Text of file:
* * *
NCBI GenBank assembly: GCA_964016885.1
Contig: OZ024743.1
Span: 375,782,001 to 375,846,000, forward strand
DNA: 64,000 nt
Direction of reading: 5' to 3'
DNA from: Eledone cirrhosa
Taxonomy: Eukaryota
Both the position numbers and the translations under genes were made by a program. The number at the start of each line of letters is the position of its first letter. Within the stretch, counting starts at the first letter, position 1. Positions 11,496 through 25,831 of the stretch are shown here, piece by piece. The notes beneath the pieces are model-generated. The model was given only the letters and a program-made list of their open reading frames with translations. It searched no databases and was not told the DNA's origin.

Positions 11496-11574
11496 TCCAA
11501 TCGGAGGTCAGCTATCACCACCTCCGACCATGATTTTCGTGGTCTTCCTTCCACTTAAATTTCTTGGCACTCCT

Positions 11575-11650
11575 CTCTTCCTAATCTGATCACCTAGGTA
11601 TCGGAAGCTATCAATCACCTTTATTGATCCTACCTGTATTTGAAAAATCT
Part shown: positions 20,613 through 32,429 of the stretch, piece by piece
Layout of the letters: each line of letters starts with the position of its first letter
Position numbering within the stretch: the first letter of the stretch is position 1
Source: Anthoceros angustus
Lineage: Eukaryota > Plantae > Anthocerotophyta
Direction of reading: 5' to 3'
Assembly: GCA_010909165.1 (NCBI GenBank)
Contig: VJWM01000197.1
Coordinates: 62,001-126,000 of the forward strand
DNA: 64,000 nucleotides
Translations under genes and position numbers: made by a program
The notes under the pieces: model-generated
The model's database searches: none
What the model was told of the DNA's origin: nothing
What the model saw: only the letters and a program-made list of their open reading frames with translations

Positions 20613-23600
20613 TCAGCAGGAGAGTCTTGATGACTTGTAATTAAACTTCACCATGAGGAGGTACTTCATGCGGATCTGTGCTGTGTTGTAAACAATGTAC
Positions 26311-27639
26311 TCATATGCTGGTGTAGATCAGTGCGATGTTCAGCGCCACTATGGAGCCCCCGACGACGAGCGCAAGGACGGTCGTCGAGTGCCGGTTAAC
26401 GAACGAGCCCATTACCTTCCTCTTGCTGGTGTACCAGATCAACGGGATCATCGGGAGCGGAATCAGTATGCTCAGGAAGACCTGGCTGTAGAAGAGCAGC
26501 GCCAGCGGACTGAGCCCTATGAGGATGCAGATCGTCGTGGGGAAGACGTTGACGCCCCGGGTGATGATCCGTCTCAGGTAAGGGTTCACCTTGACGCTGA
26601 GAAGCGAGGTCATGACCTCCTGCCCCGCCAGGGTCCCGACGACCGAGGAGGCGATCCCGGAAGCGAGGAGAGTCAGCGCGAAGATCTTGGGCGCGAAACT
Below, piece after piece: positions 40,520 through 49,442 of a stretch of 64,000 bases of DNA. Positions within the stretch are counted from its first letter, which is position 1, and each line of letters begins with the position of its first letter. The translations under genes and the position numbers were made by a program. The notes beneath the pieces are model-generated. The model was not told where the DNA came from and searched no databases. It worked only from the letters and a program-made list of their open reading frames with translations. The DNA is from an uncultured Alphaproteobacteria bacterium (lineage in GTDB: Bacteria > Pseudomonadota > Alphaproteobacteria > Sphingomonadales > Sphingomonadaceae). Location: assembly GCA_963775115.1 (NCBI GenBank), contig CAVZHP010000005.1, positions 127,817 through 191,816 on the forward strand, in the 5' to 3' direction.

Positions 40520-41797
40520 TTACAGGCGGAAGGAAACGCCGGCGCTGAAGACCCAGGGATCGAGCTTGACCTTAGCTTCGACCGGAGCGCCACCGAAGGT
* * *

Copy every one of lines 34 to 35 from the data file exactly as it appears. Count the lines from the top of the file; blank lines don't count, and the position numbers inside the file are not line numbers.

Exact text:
26401 GAACGAGCCCATTACCTTCCTCTTGCTGGTGTACCAGATCAACGGGATCATCGGGAGCGGAATCAGTATGCTCAGGAAGACCTGGCTGTAGAAGAGCAGC
26501 GCCAGCGGACTGAGCCCTATGAGGATGCAGATCGTCGTGGGGAAGACGTTGACGCCCCGGGTGATGATCCGTCTCAGGTAAGGGTTCACCTTGACGCTGA